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CORRECTIONS

Hochul OKs ban on double-bunking in NY prisons

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Cayuga Correctional Facility

Cayuga Correctional Facility in Moravia.

Gov. Kathy Hochul on Wednesday signed legislation that prohibits double-bunking in New York state prisons. 

The new law, which takes effect in 90 days, codifies a policy already implemented by the state Department of Corrections and Community Supervision. Acting DOCCS Commissioner Anthony Annucci said in September 2020 that his department is no longer using double-bunking due to the decreased incarcerated population. 

Since 1999, the statewide prison population has fallen from 72,649 to 31,555 as of Nov. 1. 

When there were more incarcerated individuals in prisons, especially medium-security facilities, double-bunking was used to add beds in dormitory settings. In a unit that could hold 50 incarcerated individuals, bunks were added to some beds to expand capacity. 

While DOCCS removed the bunks, Annucci told state legislators that the additional beds would be available "if we ever need them in an emergency." However, the new law will prevent double-bunking from being used in dormitory settings.

The measure received bipartisan support in the state Legislature — the Assembly approved it by a 148-1 vote and the Senate passed it by a 63-0 margin. 

Assemblyman Billy Jones, a former corrections officer who sponsored the legislation, called double-bunking an "outdated and dangerous practice."

"For 20 years, I worked as a corrections officer and experienced firsthand the stress and painstaking hard work this job entails," Jones said. "Since I was elected, I have been working to end double-bunking in medium-secured dormitories at correctional facilities and I am pleased that Governor Hochul has signed this bill into law."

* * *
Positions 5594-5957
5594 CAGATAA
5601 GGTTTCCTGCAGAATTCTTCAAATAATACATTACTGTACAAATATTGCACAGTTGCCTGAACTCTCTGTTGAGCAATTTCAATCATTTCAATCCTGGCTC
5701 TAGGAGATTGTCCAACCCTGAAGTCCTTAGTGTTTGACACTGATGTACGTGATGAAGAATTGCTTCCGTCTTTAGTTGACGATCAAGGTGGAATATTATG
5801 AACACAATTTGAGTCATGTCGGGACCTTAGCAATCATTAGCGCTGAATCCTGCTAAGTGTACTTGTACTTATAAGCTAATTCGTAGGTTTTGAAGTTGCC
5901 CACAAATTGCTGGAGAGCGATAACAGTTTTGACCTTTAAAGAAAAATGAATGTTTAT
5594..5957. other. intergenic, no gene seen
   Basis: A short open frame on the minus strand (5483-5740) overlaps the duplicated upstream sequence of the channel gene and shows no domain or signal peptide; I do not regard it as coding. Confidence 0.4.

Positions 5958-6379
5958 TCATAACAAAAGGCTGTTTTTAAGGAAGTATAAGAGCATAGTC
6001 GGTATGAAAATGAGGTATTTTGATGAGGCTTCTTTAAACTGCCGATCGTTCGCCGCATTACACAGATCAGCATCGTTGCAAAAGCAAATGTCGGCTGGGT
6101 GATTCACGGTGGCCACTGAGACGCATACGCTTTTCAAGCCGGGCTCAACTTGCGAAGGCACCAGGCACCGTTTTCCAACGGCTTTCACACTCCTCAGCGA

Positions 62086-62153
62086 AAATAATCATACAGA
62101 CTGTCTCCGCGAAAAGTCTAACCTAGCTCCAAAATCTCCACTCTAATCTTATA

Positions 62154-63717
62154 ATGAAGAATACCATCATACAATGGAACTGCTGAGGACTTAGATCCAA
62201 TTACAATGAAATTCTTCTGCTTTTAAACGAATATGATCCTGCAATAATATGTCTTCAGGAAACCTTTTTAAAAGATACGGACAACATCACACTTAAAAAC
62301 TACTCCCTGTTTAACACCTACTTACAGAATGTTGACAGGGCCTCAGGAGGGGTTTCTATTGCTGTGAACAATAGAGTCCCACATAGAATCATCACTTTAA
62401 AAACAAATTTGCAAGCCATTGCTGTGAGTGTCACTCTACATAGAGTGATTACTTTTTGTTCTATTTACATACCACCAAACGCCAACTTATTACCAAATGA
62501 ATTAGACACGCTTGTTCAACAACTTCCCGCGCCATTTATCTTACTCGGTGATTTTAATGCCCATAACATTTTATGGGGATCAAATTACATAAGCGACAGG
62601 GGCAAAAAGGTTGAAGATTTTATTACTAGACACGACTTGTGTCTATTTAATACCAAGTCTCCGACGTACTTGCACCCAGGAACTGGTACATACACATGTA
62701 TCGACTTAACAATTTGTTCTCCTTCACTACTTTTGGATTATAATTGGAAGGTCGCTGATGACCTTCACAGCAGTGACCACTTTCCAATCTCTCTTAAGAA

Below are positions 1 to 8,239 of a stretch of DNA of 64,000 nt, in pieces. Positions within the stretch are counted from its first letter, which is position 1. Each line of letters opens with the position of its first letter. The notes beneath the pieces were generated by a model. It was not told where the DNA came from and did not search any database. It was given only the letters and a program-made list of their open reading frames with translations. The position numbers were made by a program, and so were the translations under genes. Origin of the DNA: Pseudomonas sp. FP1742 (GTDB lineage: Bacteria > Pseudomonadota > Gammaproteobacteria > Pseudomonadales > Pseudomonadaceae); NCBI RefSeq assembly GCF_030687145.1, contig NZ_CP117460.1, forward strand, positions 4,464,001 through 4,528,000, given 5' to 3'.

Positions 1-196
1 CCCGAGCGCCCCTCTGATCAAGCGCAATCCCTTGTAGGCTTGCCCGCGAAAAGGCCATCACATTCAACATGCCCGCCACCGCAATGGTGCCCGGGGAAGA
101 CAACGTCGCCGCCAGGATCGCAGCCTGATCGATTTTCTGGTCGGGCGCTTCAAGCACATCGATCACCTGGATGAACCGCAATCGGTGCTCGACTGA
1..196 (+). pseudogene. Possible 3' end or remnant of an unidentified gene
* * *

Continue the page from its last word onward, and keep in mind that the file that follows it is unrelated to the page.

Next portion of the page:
The new law is a victory for the New York State Correctional Officers and Police Benevolent Association, a union representing state corrections officers. NYSCOPBA has long advocated for the passage of legislation to end double-bunking in prisons. 

Michael Powers, NYSCOPBA's president, told The Citizen on Thursday that the law will make prisons safer. 

"It's a pretty big win for us," he said. "We've been pushing for this for some time. "Granted, the bunks have come down. But statutorily now, they can never bring them back." 

Online producer Robert Harding can be reached at (315) 282-2220 or robert.harding@lee.net. Follow him on Twitter @robertharding.

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Online producer and politics reporter

I have been The Citizen's online producer and politics reporter since December 2009. I'm the author of the Eye on NY blog and write the weekly Eye on NY column that appears every Sunday in the print edition of The Citizen and online at auburnpub.com.

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